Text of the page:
The Kosher Gourmet by Steve Petusevsky Exploring ingredients as edible-stuffed containers (TWO RECIPES + TIPS & TECHINQUES)

Jewish World Review Nov 15, 2011 / 18 Mar-Cheshvan 5772

Raise a jeer for State U.

By Wesley Pruden

http://www.JewishWorldReview.com | What happened at Penn State is a tragedy, an outrage and a depravity. But that's not all of the worst of it.

Jerry Sandusky, the onetime defensive co-ordinator of the Nittany Lions who is accused of raping little boys in the shower, is gone, perhaps to be measured for prison stripes. Joe Paterno, the head coach at Penn State for 46 years and a legend in college football second only to Bear Bryant (and maybe Amos Alonzo Stagg), is gone, too. His reputation lies in tatters as the years close in on a celebrated life. Lesser officials at Penn State, including the president of the university, are gone, too, doomed to spend the next few years with their lawyers.

But the system remains intact, and more scandal is surely inevitable. The big universities have become entertainment companies, like Disney, Paramount and Warner Bros., with similar ethical and moral codes. They're pursuing the same dollars with the same passion and the same lack of commercial constraint. What would Hollywood be without sex, scandal, shame and calumny? It's what makes Sammy run.

Scandal in collegiate athletics, particularly in the revenue sports, football and basketball, is not new. Last year the NCAA, which pretends to regulate conduct in collegiate sports, sanctioned the University of Southern California and withdrew recognition of its national championship of 2004 and compelled Reggie Bush, an All-American running back, to return his Heisman Trophy. Bush is now a highly paid running back for the New Orleans Saints, so why should he care? Auburnwas dogged by accusations that its brilliant quarterback, Cam Newton, was delivered to the university by his father, who received $180,000 from an agent. Newton was cleared and Auburn won the national championship. Who cares about how they did it?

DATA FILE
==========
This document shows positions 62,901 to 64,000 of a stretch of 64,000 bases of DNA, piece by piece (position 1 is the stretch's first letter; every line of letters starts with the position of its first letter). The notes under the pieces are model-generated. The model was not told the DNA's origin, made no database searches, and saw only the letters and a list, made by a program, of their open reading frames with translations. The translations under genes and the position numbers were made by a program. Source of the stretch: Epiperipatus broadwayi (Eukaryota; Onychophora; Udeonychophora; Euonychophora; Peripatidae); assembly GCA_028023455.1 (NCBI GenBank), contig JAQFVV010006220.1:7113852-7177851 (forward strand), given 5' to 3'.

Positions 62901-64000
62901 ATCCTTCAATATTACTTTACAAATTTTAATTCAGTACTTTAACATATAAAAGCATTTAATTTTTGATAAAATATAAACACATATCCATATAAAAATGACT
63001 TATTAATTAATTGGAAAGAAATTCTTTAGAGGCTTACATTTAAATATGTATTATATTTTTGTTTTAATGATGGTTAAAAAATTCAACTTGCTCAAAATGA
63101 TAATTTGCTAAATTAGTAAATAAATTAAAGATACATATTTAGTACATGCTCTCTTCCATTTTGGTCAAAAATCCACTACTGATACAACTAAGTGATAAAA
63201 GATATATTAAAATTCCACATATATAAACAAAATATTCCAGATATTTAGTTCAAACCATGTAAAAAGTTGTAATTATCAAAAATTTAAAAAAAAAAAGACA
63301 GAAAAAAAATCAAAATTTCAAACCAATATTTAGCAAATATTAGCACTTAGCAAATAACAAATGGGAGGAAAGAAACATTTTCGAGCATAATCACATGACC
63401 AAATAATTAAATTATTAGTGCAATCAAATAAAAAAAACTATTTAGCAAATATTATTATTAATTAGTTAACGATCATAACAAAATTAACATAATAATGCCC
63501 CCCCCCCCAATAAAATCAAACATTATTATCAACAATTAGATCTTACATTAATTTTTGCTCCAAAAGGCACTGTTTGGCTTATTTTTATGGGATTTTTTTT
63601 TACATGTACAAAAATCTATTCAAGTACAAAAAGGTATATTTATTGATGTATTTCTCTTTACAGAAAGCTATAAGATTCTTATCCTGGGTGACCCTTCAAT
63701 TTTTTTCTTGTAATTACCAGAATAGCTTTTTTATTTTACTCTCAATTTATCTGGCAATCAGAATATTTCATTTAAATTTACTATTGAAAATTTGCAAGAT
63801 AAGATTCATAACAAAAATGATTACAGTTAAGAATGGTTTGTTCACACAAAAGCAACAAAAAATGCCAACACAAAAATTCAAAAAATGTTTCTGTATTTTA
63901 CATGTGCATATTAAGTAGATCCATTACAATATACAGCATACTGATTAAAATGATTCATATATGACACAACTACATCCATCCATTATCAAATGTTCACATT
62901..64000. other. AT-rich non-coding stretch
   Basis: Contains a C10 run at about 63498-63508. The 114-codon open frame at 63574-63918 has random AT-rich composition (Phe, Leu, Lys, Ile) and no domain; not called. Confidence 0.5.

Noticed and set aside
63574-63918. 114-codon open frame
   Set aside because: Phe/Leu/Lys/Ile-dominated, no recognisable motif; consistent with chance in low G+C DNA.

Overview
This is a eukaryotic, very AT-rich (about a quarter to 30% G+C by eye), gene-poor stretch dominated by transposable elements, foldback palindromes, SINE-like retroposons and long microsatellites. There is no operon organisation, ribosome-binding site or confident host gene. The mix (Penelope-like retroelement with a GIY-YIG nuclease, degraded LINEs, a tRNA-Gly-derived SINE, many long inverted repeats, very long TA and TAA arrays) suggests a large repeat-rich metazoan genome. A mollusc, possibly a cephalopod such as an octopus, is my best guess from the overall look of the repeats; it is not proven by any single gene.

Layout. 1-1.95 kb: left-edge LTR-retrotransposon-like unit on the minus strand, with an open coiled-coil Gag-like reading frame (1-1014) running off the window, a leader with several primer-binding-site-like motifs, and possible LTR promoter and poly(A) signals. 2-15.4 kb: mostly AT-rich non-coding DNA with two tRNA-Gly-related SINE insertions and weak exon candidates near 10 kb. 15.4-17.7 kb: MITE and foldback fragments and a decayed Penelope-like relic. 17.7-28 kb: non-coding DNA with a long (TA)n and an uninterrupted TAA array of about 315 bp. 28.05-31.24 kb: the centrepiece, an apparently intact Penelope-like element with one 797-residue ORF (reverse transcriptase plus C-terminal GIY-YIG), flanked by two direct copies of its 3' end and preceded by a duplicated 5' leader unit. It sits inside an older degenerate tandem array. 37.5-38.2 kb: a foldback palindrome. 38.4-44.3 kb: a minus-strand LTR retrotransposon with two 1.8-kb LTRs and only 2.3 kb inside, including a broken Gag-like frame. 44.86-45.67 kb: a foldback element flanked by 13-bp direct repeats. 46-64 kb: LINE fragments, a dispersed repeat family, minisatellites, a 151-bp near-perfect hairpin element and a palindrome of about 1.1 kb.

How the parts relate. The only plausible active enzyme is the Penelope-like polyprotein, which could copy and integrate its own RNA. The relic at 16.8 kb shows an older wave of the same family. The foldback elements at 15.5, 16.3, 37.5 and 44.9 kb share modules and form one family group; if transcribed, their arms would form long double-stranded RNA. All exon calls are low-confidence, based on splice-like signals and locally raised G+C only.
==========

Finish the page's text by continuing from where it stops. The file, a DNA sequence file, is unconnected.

The real scandal is the behavior of the college presidents who know what's going on but won't do anything about it, not only to avoid the wrath of alumni and fans, but because they dare not risk shutting off the golden spigot that dispenses millions, and even billions, of dollars brought in by the greatest show on campus.

The Southeastern Conference, which stretches across the football-obsessed South from Arkansas to South Carolina and whose teams have won the last five national championships, last year collected a billion dollars in athletic receipts, most of it from television. The Big Ten teams (actually 11, the college presidents being not necessarily better at numbers than their semi-literate coaches and players) followed by collecting $905 million.

A decade ago the private Knight Commission on Intercollegiate Athletics examined how the shoe companies — Adidas, Nike, Reebok — have spread so much money around, with contracts not only to the universities but to the coaches as well. "We want to put our materials on the bodies of your athletes," Sonny Vacarro, who has presided over "sponsorship empires" at the three big shoe companies, told them.

"We want to put our materials on the bodies of your athletes," he told the Knight panel, "and the best way to do that is to buy your school. Or buy your coach."

"But why," asked the president emeritus of Penn State, "should a university be an advertising medium for your industry?"

A good question, but the shoe man that Taylor Branch, writing in Atlantic magazine, calls the "sneaker pimp" of schoolyard hustle, had a ready answer. "They shouldn't, sir. You sold your souls, and you're going to continue selling them. You can be very moral and righteous in asking me that question, sir, but there's not one of you in this room that's going to turn down any of our money. You're going to take it. I can only offer it."

In his perceptive account, "The shame of college sports," in the October issue of the Atlantic, Taylor Branch writes that a former president of the North Carolina university system recalled to him: "Boy, the silence that fell in that room. I never will forget it."

The allegations at Penn Stateraise the outrage level a notch, maybe two, but nobody could be surprised. Outrage begets outrage, and eventually spins out of control. Corruption begets corruption, too. Money talks, Big money shouts.

What the universities allow and even encourage is inexcusable, but the rest of us are to blame, too. Entertainment is all, and the saturation of the culture by cheap sex and gratuitous violence seems to be exactly what the public wants. You don't have to be Grandma Grundy to figure out how the culture got taken to the showers at Penn State.

Every weekday JewishWorldReview.com publishes what many in in the media and Washington consider "must-reading". Sign up for the daily JWR update. It's free. Just click here.

JWR contributor Wesley Pruden is editor emeritus of The Washington Times. Comment by clicking here.